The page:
Frontier countered in The Oregonian that the company didn't realize or understand the costs of running a cable TV business.  How was that not vetted when Frontier was pursuing this multi-billion deal in the first place?  JB


     


     


     

    paolo.franzoi 12/5/2012 | 5:10:54 PM
    re: Frontier May Pull FiOS TV Plug in Oregon

     


    Jeff,



    I actually think it is a secret to most of your readers who are not in the cable space too directly.  They make an assumption that a High ARPU product like cable (compared to POTS) is not a commodity.  They do not realize the cost of acquiring content.


    Frontier got a chance to lower its internal costs by dramatically growing its network.  It SHOULD get lower equipment prices and be able to amortize its costs over a lot more lines.  But if you look in the rest of Frontier, you will not find a lot of IPTV.   So, the Verizon properties were an aberration from a video standpoint.  The older parts of Frontier (with a couple of exceptions) are just not worth doing video in (Rochester, NY might be a counter-example). Verizon already gave up on the parts it sold, so you know there is not fertile ground there.


    Why would anybody who thinks this through rationally believe that running this service is a good business case?


    seven


     

    Jeff Baumgartner 12/5/2012 | 5:10:53 PM
    re: Frontier May Pull FiOS TV Plug in Oregon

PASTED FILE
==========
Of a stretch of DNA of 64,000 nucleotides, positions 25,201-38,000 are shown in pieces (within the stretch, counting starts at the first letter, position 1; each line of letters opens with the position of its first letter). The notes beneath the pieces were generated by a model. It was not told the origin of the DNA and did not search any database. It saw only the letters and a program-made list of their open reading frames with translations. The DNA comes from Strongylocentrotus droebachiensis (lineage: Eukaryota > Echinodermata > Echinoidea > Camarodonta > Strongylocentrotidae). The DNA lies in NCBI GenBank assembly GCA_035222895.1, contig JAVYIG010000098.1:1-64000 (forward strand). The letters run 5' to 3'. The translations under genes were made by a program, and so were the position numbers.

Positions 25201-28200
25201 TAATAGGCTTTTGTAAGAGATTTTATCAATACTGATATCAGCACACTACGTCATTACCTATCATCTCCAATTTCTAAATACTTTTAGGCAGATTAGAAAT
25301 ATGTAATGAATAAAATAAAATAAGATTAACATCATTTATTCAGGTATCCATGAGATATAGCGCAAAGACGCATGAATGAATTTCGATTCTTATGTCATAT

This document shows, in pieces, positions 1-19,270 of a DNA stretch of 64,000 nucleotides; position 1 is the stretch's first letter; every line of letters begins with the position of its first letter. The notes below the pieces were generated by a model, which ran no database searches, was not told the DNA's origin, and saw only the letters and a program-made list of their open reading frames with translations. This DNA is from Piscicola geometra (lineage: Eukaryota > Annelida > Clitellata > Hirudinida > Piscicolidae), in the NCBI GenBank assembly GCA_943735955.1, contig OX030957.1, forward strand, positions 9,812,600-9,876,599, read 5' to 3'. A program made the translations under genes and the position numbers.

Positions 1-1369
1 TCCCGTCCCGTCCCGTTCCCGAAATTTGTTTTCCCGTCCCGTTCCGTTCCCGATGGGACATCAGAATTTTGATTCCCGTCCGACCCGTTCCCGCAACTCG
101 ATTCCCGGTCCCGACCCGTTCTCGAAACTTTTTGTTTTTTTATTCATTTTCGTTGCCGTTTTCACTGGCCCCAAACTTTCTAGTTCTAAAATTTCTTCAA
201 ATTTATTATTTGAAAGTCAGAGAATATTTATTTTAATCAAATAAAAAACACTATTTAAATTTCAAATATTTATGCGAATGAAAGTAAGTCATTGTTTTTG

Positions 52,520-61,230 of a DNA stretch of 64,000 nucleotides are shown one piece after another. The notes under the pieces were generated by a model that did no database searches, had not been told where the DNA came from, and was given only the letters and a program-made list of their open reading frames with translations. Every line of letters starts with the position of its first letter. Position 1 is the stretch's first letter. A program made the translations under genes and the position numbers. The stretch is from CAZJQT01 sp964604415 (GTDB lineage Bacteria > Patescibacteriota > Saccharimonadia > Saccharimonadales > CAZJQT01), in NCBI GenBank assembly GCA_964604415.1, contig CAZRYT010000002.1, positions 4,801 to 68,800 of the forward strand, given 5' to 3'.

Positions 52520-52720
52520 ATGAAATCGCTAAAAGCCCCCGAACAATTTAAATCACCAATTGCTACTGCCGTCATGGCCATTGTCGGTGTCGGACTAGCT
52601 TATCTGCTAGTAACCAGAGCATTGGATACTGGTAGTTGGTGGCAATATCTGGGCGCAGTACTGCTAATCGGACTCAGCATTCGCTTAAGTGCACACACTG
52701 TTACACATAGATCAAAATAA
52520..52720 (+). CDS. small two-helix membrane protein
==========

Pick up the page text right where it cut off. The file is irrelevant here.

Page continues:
Thanks, Bernie. That's a fair one to point out. There was some controversy about whether NCTC should let telcos play in their sandbox.  I think it's a fair question to ask both Frontier and NCTC: Did Frontier try to become a member of NCTC? If  Frontier tried and failed, why wasn't it allowed in? For the competitive reasons you pointed out?


    Also, was membership in an org like NCTC central to Frontier's video business model?  If it tried and failed, I can see why it would have to backpedal. JB


     


     

    Jeff Baumgartner 12/5/2012 | 5:10:53 PM
    re: Frontier May Pull FiOS TV Plug in Oregon

    Seven, That is true... it is a situation everyone here might not be aware of. In fact, it was a big topic at the first TelcoTV show I every attended 7 years ago.  Independent telcos with something 200 subs were wondering why Disney wouldn't return their call.  I seem to recall at that same show that reps for the NCTC were on hand to say, "Let us help you!"


    But even if video is new to Frontier, look up top; it's run by a cable vet. It's still hard to believe that someone there just didn't do their homework.  JB


     


     


     

    pivotmedia 12/5/2012 | 5:10:53 PM
    re: Frontier May Pull FiOS TV Plug in Oregon

    Jeff,


    You're right about NCTC, but you're also assuming NCTC would let Frontier in as a member. That's not a given. I'm not sure if Frontier gets there programming from NCTC - they might. But for telcos and munis, it's not as simple as just filling out a membership form with NCTC, although there are no formal rules against them joining. They actually have a lot of telco members, but most of them were grandfathered in as a result of a historical affiliation with a cable company (i.e. they owned one as a sub). But if you're a new telcoTV player today, good luck.